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Since 2010, a range of mobile and internet-connected tablet computing devices (e.g., iPads) have been integrated into archaeological practice, with projects experimenting with new approaches to documenting, interpreting, and publishing material culture. The rapid pace of this change has led to a tension in the discipline as archaeologists have begun to realize how creating and manipulating born-digital data could fundamentally alter archaeological knowledge production. We are thus at a critical time for archaeology as it moves from a paper-based discipline to an increasingly digital one. There is a growing sense that the change is good, but that it must be critically and reflexively embraced to prevent the discipline from losing what has made it so vital to social discourse: its ability to shed light on the human past. This contribution outlines the debates surrounding digital archaeologies while laying the groundwork for their reflexive and ethical application. As the introductory chapter to Mobilizing the Past for a Digital Future, it draws on over twenty studies of contemporary digital archaeological practices to suggest that the transition to paperless workflows is an ongoing process that has the potential to improve archaeological interpretations. This review of current practices engages with the collection, manipulation, interpretation, and dissemination of archaeological data as it passes through the digital filter from trench side to the digital repository and examines what is being gained, lost, or changed through such processes. This overview not only presents a concise and informative introduction to the timely themes explored in the volume, but also offers a cumulative, informed, and critical perspective on how digital technologies are transforming archaeology and what it can tell us about the past.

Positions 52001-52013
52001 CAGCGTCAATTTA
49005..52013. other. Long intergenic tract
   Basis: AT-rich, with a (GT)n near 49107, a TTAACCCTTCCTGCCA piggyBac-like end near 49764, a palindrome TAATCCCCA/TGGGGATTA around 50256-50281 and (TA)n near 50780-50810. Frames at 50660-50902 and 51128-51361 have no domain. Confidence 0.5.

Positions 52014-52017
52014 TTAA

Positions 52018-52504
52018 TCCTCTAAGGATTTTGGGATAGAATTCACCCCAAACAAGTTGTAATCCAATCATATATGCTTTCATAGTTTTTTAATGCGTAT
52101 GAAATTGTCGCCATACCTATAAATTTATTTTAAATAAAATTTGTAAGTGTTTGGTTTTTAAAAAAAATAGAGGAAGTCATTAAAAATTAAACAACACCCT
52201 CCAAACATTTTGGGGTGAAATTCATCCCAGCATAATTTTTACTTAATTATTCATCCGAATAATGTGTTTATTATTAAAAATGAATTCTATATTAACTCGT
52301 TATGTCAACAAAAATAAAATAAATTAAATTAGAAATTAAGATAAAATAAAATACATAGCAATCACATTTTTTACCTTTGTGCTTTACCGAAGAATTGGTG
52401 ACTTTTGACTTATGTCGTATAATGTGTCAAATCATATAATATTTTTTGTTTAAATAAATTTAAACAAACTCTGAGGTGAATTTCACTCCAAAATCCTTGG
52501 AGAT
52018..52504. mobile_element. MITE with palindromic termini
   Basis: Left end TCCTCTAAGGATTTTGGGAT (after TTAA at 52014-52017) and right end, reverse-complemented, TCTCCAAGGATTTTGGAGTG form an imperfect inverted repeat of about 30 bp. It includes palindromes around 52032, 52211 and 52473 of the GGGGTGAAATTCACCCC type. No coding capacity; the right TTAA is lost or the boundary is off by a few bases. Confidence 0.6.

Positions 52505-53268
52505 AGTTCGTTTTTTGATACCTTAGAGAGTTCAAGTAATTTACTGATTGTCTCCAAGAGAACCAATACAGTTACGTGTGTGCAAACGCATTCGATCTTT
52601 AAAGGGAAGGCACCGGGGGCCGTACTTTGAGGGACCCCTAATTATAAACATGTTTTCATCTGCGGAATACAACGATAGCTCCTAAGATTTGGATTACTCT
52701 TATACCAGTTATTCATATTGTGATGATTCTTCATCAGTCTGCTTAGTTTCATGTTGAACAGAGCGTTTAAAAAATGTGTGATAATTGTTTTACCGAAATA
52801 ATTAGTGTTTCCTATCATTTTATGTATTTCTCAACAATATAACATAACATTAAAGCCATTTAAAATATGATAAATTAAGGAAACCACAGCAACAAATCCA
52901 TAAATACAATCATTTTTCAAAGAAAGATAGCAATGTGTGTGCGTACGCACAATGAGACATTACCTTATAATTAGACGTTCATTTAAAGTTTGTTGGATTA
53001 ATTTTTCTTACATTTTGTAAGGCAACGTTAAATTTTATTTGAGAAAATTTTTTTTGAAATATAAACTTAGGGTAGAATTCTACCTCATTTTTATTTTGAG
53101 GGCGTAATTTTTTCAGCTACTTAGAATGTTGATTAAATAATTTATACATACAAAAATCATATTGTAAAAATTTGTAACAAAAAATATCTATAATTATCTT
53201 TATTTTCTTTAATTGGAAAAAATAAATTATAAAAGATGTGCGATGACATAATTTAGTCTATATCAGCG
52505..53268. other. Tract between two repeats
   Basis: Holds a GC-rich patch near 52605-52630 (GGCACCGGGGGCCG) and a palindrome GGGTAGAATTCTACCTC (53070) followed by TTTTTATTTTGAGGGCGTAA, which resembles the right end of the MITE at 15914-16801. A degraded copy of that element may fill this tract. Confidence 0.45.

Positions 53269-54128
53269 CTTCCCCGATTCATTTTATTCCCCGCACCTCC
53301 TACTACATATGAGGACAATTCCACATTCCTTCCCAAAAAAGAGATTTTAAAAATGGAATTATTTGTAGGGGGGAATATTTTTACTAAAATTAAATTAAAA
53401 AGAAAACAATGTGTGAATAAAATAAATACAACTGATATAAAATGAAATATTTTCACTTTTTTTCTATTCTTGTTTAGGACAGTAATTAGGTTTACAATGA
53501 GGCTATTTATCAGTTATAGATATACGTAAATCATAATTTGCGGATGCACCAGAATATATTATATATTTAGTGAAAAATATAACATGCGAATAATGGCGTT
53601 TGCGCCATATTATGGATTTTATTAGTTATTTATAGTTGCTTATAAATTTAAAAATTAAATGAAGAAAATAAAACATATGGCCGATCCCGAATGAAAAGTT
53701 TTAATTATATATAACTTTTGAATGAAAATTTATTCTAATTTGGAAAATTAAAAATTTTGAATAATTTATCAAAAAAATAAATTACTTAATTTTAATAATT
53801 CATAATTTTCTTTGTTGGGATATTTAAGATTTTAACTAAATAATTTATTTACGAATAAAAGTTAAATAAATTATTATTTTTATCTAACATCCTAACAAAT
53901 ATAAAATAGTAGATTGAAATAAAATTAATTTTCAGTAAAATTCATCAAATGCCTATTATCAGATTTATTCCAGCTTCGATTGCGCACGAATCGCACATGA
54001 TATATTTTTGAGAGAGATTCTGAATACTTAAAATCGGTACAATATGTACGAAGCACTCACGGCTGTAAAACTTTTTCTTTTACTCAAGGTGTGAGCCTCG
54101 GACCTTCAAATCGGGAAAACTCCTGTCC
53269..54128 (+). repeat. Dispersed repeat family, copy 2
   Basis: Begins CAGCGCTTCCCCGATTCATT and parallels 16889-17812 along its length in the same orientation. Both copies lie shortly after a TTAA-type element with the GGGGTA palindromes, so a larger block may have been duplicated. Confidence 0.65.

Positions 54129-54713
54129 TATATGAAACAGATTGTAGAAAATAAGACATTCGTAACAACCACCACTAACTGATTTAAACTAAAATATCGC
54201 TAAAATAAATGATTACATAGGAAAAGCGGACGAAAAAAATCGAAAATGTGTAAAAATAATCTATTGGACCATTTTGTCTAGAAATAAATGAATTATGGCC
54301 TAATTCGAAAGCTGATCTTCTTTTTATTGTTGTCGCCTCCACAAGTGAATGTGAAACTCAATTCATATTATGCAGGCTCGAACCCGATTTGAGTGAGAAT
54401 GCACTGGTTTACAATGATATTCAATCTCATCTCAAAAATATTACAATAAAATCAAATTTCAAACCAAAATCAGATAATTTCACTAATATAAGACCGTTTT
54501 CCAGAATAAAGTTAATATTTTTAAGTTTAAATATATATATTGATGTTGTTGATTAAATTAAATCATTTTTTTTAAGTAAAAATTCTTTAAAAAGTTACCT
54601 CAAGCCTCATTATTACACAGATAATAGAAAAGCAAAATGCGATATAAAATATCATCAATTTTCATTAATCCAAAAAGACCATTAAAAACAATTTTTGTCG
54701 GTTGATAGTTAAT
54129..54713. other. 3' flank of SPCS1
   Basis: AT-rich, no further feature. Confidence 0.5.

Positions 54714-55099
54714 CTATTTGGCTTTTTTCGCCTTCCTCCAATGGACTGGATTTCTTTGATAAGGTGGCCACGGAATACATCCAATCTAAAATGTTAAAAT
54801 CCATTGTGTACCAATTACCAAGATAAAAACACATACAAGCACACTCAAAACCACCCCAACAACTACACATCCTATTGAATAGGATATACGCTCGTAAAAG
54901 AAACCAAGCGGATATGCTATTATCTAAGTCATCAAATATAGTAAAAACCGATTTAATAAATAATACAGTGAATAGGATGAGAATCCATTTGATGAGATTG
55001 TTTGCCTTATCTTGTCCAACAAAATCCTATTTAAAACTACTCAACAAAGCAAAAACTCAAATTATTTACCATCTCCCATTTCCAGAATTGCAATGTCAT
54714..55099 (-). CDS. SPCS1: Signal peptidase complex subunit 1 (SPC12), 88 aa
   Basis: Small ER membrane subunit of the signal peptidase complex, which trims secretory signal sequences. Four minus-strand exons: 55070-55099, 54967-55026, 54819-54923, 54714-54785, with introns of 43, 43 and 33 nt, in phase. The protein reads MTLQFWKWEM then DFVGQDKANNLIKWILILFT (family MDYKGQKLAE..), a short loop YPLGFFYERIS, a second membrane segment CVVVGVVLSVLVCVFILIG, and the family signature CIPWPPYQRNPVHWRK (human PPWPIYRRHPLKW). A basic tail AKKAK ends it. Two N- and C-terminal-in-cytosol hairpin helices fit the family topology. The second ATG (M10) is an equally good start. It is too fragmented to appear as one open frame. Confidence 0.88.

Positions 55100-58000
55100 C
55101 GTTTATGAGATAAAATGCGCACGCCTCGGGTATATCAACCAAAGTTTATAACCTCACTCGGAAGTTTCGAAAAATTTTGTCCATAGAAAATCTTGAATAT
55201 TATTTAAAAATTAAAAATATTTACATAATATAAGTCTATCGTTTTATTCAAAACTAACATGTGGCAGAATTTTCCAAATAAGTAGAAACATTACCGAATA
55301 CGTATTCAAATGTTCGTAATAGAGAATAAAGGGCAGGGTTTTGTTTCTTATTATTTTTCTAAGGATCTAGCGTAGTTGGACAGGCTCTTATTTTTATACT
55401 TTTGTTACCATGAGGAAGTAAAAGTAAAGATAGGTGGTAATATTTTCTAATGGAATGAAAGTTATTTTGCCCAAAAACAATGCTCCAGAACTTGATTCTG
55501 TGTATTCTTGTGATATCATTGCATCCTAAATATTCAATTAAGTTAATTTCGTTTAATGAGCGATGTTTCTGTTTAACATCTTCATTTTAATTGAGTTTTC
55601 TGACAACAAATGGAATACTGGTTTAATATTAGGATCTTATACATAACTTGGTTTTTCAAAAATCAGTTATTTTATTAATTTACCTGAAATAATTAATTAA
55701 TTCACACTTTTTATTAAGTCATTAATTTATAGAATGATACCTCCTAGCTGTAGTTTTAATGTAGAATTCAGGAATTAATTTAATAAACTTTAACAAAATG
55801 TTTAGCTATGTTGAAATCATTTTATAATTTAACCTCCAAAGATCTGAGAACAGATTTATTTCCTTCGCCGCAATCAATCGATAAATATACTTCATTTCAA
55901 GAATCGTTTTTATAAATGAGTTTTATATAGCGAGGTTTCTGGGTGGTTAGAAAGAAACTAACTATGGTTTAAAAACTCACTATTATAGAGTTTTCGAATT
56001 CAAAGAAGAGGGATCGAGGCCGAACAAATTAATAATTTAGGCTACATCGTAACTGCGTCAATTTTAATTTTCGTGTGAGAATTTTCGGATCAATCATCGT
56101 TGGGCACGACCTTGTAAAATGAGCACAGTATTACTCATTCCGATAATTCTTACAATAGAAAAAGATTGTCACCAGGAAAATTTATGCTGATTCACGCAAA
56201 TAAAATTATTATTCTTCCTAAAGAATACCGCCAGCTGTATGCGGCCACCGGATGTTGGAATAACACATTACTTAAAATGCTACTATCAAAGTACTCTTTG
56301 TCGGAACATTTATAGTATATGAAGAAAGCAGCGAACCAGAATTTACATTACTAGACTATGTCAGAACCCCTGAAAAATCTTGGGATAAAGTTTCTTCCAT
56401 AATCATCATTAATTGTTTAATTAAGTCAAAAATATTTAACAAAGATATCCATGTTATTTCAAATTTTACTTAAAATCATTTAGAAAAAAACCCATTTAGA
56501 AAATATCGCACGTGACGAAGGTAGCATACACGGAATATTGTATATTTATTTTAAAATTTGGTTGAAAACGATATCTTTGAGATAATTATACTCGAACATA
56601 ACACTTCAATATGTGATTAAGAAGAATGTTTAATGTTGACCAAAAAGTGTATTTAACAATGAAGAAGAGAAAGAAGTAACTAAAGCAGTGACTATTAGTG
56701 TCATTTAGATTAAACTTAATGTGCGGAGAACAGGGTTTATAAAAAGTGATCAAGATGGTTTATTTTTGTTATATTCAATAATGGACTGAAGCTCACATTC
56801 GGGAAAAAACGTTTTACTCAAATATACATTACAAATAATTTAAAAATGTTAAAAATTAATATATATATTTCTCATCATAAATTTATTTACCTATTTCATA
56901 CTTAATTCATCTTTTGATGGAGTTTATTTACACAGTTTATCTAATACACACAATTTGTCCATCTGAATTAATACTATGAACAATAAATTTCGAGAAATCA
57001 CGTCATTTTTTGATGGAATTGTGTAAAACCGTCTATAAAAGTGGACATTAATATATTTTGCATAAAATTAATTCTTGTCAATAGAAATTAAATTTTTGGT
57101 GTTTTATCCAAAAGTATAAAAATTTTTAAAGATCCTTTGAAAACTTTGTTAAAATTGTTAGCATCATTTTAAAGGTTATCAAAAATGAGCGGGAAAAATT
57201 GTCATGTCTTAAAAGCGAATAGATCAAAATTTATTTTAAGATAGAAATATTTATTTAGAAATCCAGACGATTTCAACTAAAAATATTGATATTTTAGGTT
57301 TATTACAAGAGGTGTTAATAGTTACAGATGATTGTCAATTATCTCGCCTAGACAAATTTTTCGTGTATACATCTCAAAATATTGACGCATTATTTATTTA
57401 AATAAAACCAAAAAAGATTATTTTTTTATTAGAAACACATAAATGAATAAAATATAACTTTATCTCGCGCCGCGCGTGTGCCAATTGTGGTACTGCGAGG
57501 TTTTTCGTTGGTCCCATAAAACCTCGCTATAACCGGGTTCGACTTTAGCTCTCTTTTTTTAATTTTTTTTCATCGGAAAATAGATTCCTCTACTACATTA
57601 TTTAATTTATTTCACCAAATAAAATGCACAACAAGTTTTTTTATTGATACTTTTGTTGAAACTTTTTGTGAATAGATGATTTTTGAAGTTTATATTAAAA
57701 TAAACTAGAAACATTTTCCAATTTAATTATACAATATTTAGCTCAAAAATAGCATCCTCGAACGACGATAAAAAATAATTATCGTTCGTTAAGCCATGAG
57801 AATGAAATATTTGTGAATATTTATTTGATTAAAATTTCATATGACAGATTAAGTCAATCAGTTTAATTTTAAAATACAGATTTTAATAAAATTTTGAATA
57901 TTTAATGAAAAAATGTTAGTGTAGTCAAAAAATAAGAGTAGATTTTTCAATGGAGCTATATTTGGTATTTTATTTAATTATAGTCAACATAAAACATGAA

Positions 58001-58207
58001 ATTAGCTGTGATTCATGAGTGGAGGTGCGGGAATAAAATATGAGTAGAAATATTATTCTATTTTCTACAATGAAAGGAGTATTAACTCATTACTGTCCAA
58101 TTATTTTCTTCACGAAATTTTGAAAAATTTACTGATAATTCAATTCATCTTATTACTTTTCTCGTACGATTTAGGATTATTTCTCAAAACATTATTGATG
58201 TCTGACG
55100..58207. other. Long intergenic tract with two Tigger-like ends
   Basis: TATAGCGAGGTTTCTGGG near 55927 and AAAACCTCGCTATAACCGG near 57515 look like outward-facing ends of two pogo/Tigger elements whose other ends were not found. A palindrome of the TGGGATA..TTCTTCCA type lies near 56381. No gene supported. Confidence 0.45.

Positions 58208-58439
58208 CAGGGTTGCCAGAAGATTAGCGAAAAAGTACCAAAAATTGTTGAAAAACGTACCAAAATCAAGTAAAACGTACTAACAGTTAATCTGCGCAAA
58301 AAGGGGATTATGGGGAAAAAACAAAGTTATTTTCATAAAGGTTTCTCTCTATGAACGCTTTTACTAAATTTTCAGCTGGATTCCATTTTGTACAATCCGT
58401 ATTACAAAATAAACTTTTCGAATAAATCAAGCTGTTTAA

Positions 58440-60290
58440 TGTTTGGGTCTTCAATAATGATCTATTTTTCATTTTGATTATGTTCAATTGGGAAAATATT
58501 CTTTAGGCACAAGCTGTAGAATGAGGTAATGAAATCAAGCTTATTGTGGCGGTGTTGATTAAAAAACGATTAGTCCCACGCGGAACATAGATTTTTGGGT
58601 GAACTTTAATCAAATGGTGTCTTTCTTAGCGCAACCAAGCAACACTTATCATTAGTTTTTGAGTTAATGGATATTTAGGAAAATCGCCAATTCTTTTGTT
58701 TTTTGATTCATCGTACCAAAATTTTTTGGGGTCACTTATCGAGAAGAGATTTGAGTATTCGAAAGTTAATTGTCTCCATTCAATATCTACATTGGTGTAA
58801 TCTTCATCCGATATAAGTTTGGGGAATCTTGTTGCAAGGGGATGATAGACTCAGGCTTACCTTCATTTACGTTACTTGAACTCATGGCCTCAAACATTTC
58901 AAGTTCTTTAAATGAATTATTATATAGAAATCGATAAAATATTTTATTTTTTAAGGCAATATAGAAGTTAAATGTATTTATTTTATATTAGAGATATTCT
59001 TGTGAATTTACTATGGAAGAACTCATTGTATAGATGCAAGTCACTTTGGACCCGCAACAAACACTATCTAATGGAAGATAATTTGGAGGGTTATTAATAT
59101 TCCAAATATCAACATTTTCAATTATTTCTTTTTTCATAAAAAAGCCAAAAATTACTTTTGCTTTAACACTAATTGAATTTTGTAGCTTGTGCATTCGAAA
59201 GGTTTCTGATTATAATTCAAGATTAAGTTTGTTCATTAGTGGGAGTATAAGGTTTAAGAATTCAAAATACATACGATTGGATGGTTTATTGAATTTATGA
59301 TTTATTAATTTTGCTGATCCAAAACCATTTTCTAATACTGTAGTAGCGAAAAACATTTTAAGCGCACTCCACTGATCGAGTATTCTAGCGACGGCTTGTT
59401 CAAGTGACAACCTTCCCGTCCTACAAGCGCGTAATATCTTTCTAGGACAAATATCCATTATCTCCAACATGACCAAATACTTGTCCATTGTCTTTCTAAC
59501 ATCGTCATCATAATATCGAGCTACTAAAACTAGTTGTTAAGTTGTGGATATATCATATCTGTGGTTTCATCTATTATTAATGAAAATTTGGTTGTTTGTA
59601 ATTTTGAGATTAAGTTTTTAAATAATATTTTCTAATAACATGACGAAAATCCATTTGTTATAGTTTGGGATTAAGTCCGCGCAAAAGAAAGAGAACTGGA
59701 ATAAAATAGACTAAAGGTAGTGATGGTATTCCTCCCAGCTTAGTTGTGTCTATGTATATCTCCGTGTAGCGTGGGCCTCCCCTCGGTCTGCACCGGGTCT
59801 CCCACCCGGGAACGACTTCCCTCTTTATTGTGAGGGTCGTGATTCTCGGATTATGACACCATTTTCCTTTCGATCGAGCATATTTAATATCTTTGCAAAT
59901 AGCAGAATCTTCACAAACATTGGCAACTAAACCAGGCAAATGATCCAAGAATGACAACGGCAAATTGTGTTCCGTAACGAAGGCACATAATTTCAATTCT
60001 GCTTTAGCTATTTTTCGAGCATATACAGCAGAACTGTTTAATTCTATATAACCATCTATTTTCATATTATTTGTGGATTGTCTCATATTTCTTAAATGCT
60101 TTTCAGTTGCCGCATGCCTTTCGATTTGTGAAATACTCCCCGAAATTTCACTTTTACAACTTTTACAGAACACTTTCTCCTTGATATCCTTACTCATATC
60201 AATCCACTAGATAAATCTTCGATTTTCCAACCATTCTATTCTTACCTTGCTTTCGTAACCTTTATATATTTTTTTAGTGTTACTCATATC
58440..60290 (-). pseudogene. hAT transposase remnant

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The Digital Press @ University of North Dakota


Grand Forks, North Dakota


archaeology, digital archaeology, archaeological theory, archaeological method, digital humanities, mobile computing, tablet computing, iPad, data recording, digital culture, paperless archaeology, born-digital data


Classical Archaeology and Art History

Creative Commons License

Creative Commons Attribution 4.0 International License
This work is licensed under a Creative Commons Attribution 4.0 International License.

0.2. Mobile Computing in Archaeology: Exploring and Interpreting Current Practices